Up until this point I have been doing work for friends and family, from weddings to maternity, portrait sessions and some light advertising work I have gotten a ton of experience without the stress of meeting the expectations that a paid project always brings. Here are a few of my favorites from the past few months...
Now that I have had a chance to build my skill set and hone my technical abilities it's time to start working on that portfolio. This is the time to get out there and do the projects that will make a difference for me as a photographer looking for paid work. For someone in my position FREE just makes good sense, especially since I have my design business to pay the bills. FREE allows me to avoid one of the biggest obstacles in this business and opens a lot of doors that may otherwise not have budged.
The business of photography is different from most and as such it needs to be approached differently. It may not be for everybody but the benefits certainly outweigh the cost if it's done right. The information that David Hobby and Chase Jarvis provide may be hard to swallow for some people but take a moment to read through all of the information and look objectively at what you are doing, try the ideas on and see if any fit before just shrugging it off because you DON'T WORK FOR FREE!
I also want to throw one other idea in there, there was a section in the post about doing something for the community, offering your skill to help an organization or benefit a family, whatever it may be I ask you to think carefully about the things you could do to make an impact, turn your practice time into doing something for the greater good. Reach out wherever you can and don't hide behind thinking you can't make a difference or not having the time. Everyone at every level can have an impact and there are more people out there who need or want help than you probably know. For the longest time I thought about it and did nothing because I was worried about so many things that I know a lot of us as people let get in the way, from time to expectation and beyond there were loads of reasons not too but I finally broke through that because of one simple reason... I can. So far the work i have done in the community has made a small impact on the lives of others but also a big impact on me and I am looking forward to the work I know I will do in my community in the future.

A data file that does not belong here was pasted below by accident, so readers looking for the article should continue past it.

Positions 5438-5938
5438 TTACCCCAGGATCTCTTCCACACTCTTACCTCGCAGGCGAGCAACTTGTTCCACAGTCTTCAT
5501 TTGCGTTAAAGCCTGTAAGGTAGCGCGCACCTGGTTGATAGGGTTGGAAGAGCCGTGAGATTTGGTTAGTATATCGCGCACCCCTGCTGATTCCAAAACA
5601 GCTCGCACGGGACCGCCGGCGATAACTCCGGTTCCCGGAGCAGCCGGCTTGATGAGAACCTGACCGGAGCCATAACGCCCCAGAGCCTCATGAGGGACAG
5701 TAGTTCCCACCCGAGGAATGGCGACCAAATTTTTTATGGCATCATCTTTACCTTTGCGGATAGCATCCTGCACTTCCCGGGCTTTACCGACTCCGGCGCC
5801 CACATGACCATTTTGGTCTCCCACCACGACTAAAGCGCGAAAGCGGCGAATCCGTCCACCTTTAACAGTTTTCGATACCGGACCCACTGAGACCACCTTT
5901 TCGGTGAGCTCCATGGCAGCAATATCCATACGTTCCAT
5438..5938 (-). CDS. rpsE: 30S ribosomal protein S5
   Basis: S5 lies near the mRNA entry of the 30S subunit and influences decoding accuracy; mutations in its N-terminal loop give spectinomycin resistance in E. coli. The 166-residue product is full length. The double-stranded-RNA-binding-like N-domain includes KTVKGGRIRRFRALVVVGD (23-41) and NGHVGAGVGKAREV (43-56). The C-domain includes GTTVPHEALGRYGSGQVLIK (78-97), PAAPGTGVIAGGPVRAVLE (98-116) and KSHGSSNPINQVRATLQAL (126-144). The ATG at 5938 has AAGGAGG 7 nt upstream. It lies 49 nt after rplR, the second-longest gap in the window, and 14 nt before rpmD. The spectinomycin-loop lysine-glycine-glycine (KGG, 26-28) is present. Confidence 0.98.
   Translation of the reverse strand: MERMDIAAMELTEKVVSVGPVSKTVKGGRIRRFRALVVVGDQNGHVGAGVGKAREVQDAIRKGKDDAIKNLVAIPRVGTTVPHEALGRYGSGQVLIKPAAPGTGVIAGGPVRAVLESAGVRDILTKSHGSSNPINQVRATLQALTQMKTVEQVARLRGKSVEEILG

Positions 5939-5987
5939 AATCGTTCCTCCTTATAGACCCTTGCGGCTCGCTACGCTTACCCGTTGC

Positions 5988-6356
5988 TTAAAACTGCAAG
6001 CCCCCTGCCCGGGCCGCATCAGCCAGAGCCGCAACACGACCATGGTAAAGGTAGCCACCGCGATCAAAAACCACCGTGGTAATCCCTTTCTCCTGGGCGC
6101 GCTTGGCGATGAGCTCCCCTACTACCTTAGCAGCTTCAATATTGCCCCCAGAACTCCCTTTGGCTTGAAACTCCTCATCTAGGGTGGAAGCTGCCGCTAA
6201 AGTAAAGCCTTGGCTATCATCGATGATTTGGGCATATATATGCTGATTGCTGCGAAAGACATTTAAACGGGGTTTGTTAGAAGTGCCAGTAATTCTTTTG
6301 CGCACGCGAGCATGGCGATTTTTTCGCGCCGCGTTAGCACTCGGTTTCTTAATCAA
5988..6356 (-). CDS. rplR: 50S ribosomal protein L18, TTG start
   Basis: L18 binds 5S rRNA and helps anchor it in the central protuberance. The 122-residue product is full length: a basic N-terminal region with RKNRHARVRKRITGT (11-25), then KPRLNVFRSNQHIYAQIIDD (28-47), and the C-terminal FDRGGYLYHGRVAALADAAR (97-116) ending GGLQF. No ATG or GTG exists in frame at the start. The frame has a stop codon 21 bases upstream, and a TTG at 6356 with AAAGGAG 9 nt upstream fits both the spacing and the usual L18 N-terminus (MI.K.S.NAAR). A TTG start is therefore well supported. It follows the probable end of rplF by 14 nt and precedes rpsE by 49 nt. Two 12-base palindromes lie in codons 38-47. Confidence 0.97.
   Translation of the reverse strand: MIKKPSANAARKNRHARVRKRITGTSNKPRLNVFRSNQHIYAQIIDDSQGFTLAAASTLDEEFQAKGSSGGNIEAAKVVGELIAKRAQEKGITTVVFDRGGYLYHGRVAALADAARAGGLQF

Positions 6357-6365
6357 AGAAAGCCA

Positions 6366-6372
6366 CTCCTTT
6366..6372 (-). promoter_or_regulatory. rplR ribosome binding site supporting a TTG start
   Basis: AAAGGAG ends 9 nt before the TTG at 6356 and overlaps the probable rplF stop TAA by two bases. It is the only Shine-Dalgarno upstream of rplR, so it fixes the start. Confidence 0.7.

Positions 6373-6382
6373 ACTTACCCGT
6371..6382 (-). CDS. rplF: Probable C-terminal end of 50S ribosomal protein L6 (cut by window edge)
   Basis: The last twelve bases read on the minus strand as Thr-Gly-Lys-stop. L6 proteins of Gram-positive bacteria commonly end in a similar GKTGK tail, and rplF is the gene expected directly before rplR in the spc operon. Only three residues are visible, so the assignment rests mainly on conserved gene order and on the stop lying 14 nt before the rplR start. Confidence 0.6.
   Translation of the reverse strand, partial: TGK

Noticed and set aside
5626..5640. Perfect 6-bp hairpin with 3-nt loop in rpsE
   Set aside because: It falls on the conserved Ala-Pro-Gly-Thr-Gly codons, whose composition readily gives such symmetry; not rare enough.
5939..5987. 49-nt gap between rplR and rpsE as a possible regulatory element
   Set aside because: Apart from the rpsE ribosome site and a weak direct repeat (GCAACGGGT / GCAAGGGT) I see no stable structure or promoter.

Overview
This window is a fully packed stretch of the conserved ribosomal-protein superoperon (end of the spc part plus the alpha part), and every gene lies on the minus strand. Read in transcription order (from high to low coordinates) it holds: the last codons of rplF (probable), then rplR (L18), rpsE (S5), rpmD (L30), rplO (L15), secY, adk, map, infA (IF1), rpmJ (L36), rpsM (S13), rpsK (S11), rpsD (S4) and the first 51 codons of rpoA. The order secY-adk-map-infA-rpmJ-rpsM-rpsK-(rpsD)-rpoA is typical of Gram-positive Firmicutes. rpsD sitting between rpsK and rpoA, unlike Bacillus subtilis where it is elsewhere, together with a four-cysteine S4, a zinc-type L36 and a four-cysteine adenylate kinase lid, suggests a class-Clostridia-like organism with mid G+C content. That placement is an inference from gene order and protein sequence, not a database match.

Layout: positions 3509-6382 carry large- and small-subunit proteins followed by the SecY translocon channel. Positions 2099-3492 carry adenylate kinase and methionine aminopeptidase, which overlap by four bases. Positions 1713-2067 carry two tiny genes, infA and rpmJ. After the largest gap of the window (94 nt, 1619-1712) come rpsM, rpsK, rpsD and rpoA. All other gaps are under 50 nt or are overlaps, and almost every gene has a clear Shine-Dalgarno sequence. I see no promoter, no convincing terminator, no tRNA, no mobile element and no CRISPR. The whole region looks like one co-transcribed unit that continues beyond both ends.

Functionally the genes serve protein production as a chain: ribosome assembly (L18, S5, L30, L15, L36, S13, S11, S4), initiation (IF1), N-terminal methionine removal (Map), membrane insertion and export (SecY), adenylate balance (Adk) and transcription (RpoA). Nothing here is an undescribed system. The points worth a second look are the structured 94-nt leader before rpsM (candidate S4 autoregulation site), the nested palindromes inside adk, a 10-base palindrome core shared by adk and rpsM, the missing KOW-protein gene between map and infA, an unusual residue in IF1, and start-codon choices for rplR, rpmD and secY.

As for me I'm looking forward to my next project, FREE or PAID! A big thanks to David Hobby for starting this conversation, it's really great to see the community that I am growing to be a part of is so active with people who really truly care about the community and their industry. I am passionate about someday making my mark on this industry and I only hope to be able to do it to the extent of the ones I admire and respect. And Chase, you'd better believe that a million and one ideas are swirling through my head right now to send over to you regarding your offer!
Talk to you all soon!